Gabe Potyk of the Twin City Thunder fires a shot on goal during a game against the New Hampshire Monarchs in November 2020 in Auburn. Daryn Slover/Sun Journal Buy this Photo

The new kids on the block are looking to crash the party.

The Twin City Thunder, who are in their second season in the United States Premier Hockey League’s Tier II junior hockey league, the National Collegiate Development Conference, have reached the NCDC championship weekend in Pittston, Pennsylvania. The Thunder will take on the regular season champions, the Jersey Hitmen, in one semifinal Saturday at 5 p.m.

The winner will face the winner of the other semifinal between the Junior Bruins and Rockets Hockey Club on Sunday at 3 p.m.

“We are definitely excited; we are in very good company with programs that have established themselves over many years,” Thunder NCDC assistant coach Cam Robichaud said. “You look at the Hitmen, Bruins and the Rockets Hockey Club, those are household names at the junior hockey level and they have had great success with their programs. We are very excited to be on the same playing field as them.”

The Hitmen and Junior Bruins each have 10 Division-I commitments on theirs roster while Rockets HC has six players committed at the Division-I level. The Thunder had one player this season committed in defenseman Owen Paskowski, who last played for the Thunder on Jan. 23. Twin City has eight Division III commitments.

The Hitmen have won five league championships since 2008, while the Jr Bruins have three since 2005.

During the regular season, the Thunder faced the Hitmen twice — both times down at the Hub City event in Tampalosing 5-1 on Jan. 20 and Feb. 4, 4-3 in shootout.

“We really had a good game down in Florida against the Hitmen and we ended up earning a point, losing the contest in a shootout,” Robichaud said. “We are very excited about the fact, going down to (the game) this weekend, there’s no shootouts. …We want to settle the score playing five-on-five hockey. We know how we have to play them this weekend against them. They are an extremely skilled team and we have to respect that skill, but know how to handle that skill. That has been our focus. We need to go and need to play as a cohesive unit and firing on all cylinders with our structure and our systems. We need to play fast and physical.”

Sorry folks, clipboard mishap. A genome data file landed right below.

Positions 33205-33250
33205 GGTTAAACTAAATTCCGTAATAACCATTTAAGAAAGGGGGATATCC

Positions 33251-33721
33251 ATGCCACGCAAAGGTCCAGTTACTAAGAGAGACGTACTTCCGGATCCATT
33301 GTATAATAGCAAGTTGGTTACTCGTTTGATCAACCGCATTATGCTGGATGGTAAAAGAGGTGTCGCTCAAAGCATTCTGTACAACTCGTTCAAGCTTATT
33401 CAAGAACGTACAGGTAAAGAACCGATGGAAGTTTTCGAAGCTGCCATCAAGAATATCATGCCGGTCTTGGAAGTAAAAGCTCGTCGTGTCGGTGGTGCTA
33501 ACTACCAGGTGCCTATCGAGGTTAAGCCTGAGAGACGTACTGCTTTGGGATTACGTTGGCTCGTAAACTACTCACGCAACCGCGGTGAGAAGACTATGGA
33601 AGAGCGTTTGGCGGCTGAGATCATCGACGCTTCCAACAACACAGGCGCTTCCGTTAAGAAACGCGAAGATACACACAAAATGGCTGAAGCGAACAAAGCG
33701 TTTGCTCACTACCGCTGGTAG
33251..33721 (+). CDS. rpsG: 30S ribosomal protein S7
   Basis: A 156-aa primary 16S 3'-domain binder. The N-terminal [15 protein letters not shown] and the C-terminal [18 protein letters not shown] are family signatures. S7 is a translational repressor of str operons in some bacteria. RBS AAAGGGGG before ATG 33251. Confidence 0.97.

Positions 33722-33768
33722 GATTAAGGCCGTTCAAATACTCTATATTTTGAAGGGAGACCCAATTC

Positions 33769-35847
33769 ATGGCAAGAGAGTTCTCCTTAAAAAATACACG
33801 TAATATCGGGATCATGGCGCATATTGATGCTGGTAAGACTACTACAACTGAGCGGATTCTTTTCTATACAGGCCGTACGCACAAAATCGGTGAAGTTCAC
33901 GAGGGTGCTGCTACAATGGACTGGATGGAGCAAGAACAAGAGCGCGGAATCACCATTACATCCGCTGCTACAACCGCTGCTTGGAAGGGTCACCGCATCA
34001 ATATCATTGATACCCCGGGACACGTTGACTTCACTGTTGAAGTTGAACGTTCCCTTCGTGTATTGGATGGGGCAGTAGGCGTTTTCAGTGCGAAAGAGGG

The Thunder reached the semifinals after taking the top seed in the three-team round robin with the New Hampshire Jr. Monarchs and Northern Cyclones. The Thunder then defeated the Cyclones in a two-game sweep last week.

In goal it has been Devon Bobak who has seen the majority of starts in the playoffs, going 3-0 with a 1.67 goals-against average and a .960 save percentage.

Leading the way for the Thunder in these playoffs has been forwards Gabe Poytk (five goals, assist), Valeri Rykov (two goals, three assists) and Colton Friesen (three goals, assist) and defenseman Joey Potter (four assists).

“It’s guys that we have expected to produce points have stepped up and they have been,” Robichaud said. “Gabe Potyk has been our leading goal-scorer for us all season long and he has continued his way in playoffs. He has five goals in the playoffs and he had a hat trick against the Cyclones. He’s been playing well and finding the net and he’s using his body to earn goals. It’s nice to see players use their strengths to achieve success.”

Connecticut Junior Rangers’ Liam Connors skates past Twin City Thunder forward Valeri Rykov in a game at the Advent Health Center Ice Rink in Wesley Chapel, Florida during the 2020-21 season. Josh Boyd/USPHL

Twin City can rely on the playoff experience of Rykov and Alex Rivet, who both were a part of the L/A Nordiques team in 2019 that was coached by Robichaud and went to the North American 3 Hockey League Fraser Cup Final, losing to the Texas Brahmas 2-1.

“I think they can attest more than anyone, it doesn’t matter if you go in as the first seed or the fourth seed, playoffs is a new season.” Robichaud said. “Everyone (has a blank slate) as far as their record. You have to show up and have a good day. You win one game and you are in the championship. They have seen that, both of them have played in a championship game at the junior level. Rivet has been at the high school level as well.”

Rivet joined the Thunder early in the season while Rykov, like when he joined the Nordiques, was a midseason addition to the Thunder in December.

Rivet said he hopes he can help the team entering a big game while he believes Robichaud will be a calming influence behind the bench.

“The biggest thing with Val and I being 2000s on the team, we are leaders as well,” Rivet said. “We don’t have the (captaincy), but we do see each other as leaders. (Robichaud) being there, he’s always preached not too high or too low. Playoffs, anything can happen, you can be down 1-0, letting up a goal the first 30 seconds into the game. If you give up, you are too low, you lose the game right after the puck drops. If something happens, bounce back from it. I feel like with Cam on the bench, he’s more a stress-reliever, he’s settling the boys down and getting us going in waves.”


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